The question on every Phillies fans mind going into the 2012 offseason was: Who would play center field? That question was answered on December 6, 2012. The first tweets started rolling in around noon stating the Phillies got their man. Vance Worley and top prospect Trevor May were dealt to the Minnesota Twins for 24-year-old Ben Revere.
Most Phillies fans were upset. Worley, in his short time in Philly, had become a fan favorite. The “Vanimal,” with the Rec Specs and wild hair, was traded for a player who had never hit a home run and never scored 100 runs. To make matters worse, national writers were weighing in on the trade and awarding an early victory to the Twins.
Early verdict: Twins got monster return for Ben Revere. Executive sees Trevor May as at least No. 3 starter, Worley as solid back-end guy.
— Jeff Passan (@JeffPassan) December 6, 2012
Most fans argued all winter over who the Phillies should get, and chances are that the name Ben Revere never came up in those conversations. It was either going to be former Phillie draft pick Michael Bourn, or Tampa Bays’ BJ Upton. Upton even came to Philly for a visit, and was being courted by shortstop Jimmy Rollins. Both Upton and Bourn would have cost the Phillies their first round draft pick, a pick they used to select JP Crawford 16th overall in last June’s draft.
It has been over a year now, and as Ian Riccaboni pointed out in our Writers Roundtable, we have a clear winner in the trade.
In his first season with the Twins, Vance Worley went from Opening Day starter to being sent down to AAA Rochester. Worley, who dealt with shoulder problems in his last season with the Phillies, struggled mightily in the AL posting a 7.21 ERA in 10 starts. Out of options, he was outrighted off the 40 man roster and traded to Pittsburgh on Tuesday for cash considerations.
Prospect Trevor May didn’t make the sting of Worley’s bad season any easier on Twins fans. After posting a 4.87 ERA in AA Reading, he returned to the Eastern League with the New Britain Rock Cats. May struggled again in AA posting a 4.51 ERA. For the second straight year, however, he did post over a strikeout-per-inning. Some may argue that May projects better as a reliever rather than a starting pitcher.
At first it looked like the Phillies had acquired a dud. Revere struggled early in his Phillies career, hitting rock bottom on May 4th with a paltry average of .204. Slowly though, Revere started putting together multi-hit games, and was able to raise his average to .305 before breaking his foot on July 13th, an injury which ended his season.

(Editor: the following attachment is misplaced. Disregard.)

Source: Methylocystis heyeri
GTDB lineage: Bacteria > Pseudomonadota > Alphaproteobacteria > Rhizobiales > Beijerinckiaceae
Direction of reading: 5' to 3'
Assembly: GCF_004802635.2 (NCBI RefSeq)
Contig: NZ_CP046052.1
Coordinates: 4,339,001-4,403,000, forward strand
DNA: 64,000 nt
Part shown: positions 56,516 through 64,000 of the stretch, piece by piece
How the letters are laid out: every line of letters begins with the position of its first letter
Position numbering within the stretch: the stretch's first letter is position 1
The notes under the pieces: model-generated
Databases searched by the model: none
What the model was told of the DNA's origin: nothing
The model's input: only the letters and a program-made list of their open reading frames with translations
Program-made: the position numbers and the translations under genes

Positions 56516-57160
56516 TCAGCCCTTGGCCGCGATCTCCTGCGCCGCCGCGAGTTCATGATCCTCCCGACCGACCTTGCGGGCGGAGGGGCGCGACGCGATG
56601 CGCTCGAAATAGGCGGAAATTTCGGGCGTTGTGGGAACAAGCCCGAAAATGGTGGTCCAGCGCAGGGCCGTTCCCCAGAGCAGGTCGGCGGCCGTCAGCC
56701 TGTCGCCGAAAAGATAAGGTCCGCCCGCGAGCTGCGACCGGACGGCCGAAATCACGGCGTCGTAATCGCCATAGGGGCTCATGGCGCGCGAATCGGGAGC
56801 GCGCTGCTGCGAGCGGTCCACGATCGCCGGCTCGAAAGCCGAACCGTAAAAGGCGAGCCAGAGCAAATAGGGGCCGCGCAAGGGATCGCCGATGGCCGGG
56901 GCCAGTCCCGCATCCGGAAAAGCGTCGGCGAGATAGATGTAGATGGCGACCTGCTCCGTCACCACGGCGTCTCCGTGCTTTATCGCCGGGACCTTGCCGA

The Ben Revere trade was possibly the most un-Ruben Amaro like move in his tenure. Amaro has never been one to shy away from a big signing, and doesn’t seem to mind giving up draft picks to do so. In 2008, he gave up the team’s first round pick to sign Raul Ibanez. In 2010, he gave up the team’s first round pick to sign Cliff Lee. And in 2011, it was the signing of Jonathan Papelbon that cost the Phillies their first round pick. After a season which saw the team fail to make the playoffs for the first time since 2006, many assumed that Amaro would forfeit the team’s first round pick and sign either Bourn or Upton. Instead, he went with the low key, smart, long term move.
Bourn ended up signing a four-year deal for $48 million with the Indians. His 2013 salary was $7 million, and it was $7 million poorly spent. Bourn’s slash line in 2013 was .263/.316/.360. His 2014 salary will jump to $13.5 million, and he is scheduled to begin the season on the DL.
Phillies fans should be thanking BJ Upton every day for not signing with the Phillies, as he had the worst year of his nine-year career. After signing a 5 year $75.25 million dollar deal, he posted a slash line of .184/.268/.289. His 2013 salary of $12.45 million brought the Braves just 9 homeruns and a mere 26 RBIs. His salary will jump to $13.45 million this season.
Ben Revere, on the other hand, made slightly less than BJ Upton and Michael Bourn. Revere was paid $515,000 for the 2013 season. His slash line was .305/.338/.352. So lets compare that side by side.
BJ Upton: $12.45 million for 391 AB, 30 R, 14 2B, 0 3B, 9 HR, 26 RBI, 12 SB, .184/.268/.289 slash line.
Michael Bourn: $7 million for 525 AB, 75 R, 21 2B, 6 3B, 6 HR, 50 RBI, 23 SB, .263/.316/.360 slash line.
Ben Revere: $515,000 for 315 AB, 37 R, 9 2B, 3 3B, 0 HR, 17 RBI, 22 SB, .305/.338/.352 slash line.
Obviously, you could argue that Bourn had the best year out of all three, even with a .263 average. However, the Phillies got a .305 hitter who, before his injury, was on pace for 630 at bats, 74 R, 18 2B, 6 3B, and 44 SB. But if you want to be fair, and compare Revere’s on pace production to 525 at bats (Michael Bourns’ number for 2013), your looking at 62 runs scored, 15 2B, 5 3B, and 37 SB. That’s pretty solid production considering Revere made $6.485 million less than Bourn.
I am extremely critical of the job that Ruben Amaro Jr has done during his tenure as Phillies GM, but I cannot praise him enough for the Ben Revere trade. Amaro got a starting centerfielder who is under team control until 2018 for a pitcher who the team sold high, at the right time, and a prospect who has a mid 4 ERA for the second straight year in AA. Revere’s salary will jump up to $1.95 million for 2014. That is $11.55 million less than Michael Bourn will make, and $11.5 million less than BJ Upton. Revere might not have been the sexy name that Phillies fans wanted during the 2012 offseason, but looking at the big picture, it was one of the smartest moves Amaro has made during his tenure as Phillies GM.